How I Went to Kenya, and Had to Re-Learn How to Be an Environmentalist
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There are a lot Americans like me: people who are conscious about their impact on the environment, who take pains to lessen that impact, and who feel guilty where we fall short. We’re people whose jaws drop when we witness someone toss a bottle out their car window. (“Oh my god, they LITTERED!”) We recycle our recyclables, we eschew bottled water, we compost, and we’re friendly with Amtrak and urban biking. Where we feel our lack (for me, it’s owning a car) we feel ashamed and are tempted to downplay it. (“But really, I walk most places.”)
I arrived in Kenya in January on a Fulbright fellowship—my first extended stay in a developing country. I’m here to write. And along the way, I’m building a life in a place that forces me to let go of the conventions of Western environmentalism.
Kenya's particular context is an intriguing one for examining what it means to be an environmentalist in the developing world: this country is home to Wangari Maathai, the first African woman to win a Nobel Peace Prize, honored for her environmentalism through the Green Belt Movement. Meanwhile, Kenya's showpiece natural landscape is championed worldwide; indeed, the national wildlife service is one of the strongest government sectors.
But that's on the macro-level. On the micro-level, environmentalism as an intentional set of individual choices is largely absent from Kenyan life; that is, choices made specifically because they are more ecologically sustainable. There is, of course, a class dynamic at play: as Maathai has pointed out, poorer people who must focus on their immediate needs are far less likely to consider choices where the environmental benefit is long-term. At the same time, many day-to-day Kenyan habits, like sharing clothing and buying seasonal food directly from the local market, are prevalent not because they are fashionable or because of any particular ecological concern, but because it is simply the most affordable and reasonable thing to do.
Still, from one who comes from an American sensibility of trying to integrate my eco-beliefs into my daily habits, adapting to life in Kenya means adapting to an environment where it is harder—for me, at least—to be "good.” There are, simply, different choices that are available.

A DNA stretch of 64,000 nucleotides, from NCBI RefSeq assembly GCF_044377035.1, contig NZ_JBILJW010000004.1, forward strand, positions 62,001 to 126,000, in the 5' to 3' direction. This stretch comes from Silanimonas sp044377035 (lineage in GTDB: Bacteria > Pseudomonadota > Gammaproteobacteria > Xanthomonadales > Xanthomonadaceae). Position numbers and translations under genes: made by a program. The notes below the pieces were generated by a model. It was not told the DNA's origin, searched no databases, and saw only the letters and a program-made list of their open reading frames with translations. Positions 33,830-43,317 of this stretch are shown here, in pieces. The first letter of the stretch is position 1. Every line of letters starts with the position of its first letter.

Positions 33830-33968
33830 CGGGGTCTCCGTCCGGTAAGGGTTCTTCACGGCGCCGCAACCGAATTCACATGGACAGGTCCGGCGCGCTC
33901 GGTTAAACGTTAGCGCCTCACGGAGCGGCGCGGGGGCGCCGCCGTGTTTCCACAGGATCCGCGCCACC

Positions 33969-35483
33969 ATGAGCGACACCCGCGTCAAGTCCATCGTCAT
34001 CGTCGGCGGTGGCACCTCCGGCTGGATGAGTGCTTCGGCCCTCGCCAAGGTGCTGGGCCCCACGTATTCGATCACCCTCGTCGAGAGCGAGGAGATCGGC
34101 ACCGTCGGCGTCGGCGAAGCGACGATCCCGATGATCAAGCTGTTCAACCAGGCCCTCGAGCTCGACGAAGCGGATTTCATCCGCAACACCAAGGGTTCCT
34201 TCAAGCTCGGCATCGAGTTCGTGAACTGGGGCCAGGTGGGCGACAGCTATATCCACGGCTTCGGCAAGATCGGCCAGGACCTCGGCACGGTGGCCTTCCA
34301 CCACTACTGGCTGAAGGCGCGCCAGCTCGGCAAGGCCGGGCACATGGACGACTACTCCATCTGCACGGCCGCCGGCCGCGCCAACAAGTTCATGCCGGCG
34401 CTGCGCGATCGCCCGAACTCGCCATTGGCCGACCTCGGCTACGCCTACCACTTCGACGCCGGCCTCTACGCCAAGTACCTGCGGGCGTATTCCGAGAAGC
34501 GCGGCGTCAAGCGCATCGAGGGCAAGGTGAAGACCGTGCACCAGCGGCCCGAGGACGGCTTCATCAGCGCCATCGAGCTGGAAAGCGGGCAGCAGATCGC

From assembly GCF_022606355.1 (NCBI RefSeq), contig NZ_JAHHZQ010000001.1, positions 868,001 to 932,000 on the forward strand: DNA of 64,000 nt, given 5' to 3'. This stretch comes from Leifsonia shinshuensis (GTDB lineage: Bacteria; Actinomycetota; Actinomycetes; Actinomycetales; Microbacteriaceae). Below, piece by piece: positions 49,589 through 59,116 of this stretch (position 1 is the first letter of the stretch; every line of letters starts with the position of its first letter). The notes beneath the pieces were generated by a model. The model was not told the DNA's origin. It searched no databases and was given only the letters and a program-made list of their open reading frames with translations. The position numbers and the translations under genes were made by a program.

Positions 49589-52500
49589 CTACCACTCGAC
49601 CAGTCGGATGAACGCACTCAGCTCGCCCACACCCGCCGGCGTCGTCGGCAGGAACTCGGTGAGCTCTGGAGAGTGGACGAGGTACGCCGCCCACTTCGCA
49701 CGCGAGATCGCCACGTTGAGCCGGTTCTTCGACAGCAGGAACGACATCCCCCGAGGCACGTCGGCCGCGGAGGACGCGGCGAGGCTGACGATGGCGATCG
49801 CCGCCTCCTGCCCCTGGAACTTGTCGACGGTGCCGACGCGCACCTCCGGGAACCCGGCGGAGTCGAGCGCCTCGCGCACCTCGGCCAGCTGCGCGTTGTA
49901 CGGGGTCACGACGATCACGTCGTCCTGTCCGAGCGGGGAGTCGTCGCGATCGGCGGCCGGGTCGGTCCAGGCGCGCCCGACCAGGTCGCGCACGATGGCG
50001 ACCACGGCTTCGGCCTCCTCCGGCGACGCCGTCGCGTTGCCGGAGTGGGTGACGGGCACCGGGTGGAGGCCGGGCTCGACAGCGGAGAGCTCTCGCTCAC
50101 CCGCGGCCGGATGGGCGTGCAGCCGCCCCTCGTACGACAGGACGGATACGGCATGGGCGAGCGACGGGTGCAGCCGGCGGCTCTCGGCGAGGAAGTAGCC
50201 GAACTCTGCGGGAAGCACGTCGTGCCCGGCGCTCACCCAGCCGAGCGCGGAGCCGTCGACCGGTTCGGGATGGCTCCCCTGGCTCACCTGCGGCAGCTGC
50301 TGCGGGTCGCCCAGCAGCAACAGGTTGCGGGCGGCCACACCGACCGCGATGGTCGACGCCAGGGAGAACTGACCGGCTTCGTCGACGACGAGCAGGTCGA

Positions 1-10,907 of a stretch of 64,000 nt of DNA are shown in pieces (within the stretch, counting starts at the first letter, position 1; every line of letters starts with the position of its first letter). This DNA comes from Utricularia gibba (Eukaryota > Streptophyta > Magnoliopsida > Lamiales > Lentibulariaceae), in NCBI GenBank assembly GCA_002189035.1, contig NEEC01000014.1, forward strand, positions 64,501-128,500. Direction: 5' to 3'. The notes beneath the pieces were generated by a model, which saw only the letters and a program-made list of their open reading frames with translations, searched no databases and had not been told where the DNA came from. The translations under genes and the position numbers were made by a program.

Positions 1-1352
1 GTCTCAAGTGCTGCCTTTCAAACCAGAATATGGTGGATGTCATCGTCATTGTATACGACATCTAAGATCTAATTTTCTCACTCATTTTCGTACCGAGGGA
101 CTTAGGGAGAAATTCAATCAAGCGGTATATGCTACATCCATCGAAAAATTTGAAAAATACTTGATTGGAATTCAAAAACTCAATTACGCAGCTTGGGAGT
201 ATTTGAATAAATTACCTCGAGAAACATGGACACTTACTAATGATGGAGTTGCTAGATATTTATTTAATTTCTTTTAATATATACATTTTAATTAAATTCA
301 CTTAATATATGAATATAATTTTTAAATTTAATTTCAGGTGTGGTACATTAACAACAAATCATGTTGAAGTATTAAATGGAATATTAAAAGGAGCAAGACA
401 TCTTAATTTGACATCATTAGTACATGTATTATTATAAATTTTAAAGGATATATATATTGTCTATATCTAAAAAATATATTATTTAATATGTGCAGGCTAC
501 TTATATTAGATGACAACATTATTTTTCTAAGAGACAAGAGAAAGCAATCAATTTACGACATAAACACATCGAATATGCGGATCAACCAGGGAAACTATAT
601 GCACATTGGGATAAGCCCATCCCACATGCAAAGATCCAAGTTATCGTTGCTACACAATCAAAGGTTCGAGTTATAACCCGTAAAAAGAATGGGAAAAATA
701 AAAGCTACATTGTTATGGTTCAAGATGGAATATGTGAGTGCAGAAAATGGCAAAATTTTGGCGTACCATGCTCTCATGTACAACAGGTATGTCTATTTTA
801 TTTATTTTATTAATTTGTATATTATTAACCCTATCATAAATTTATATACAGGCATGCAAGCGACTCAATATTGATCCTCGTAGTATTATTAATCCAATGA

Recycling and choosing tap water over privately bottled water are simply not options in Nairobi; the systems aren’t in place to make these viable and consistent choices. These are two referential issues. Plastic bottles that can only bear a few turns of reuse finally pile up in distressing heights at the trash collection site for my apartment building. They will eventually be burned.
Waste management is quite amorphous in Kenya, in part because cities often don’t have regular or efficient transport systems for collection and disposal. The national environmental authority just this month announced it would require city councils to set aside space for landfills, and to document the amount and type of waste produced by residents. The major cities of Nakuru, Kisumu and Mombasa will be setting up the very first landfills in Kenya. New regulations also require these landfills to have a waste separation strategy to allow for recycling. This is admirable, if vague: What exactly will be separated out as recyclable? How will recyclables be processed?
This development provokes my American paradigm of recycling as an act that depends upon individuals taking responsibility for at least some part of the process, whether it’s dragging green bins to the curb or carrying plastics and paper to the community recycling center on Saturday mornings. What is the impact of a recycling system that is, in effect, invisible from citizens, compared to one where citizens participate? Will it be more efficient? Less efficient? I don’t know. It will be worth watching how the regulations take shape in Kenya to find out.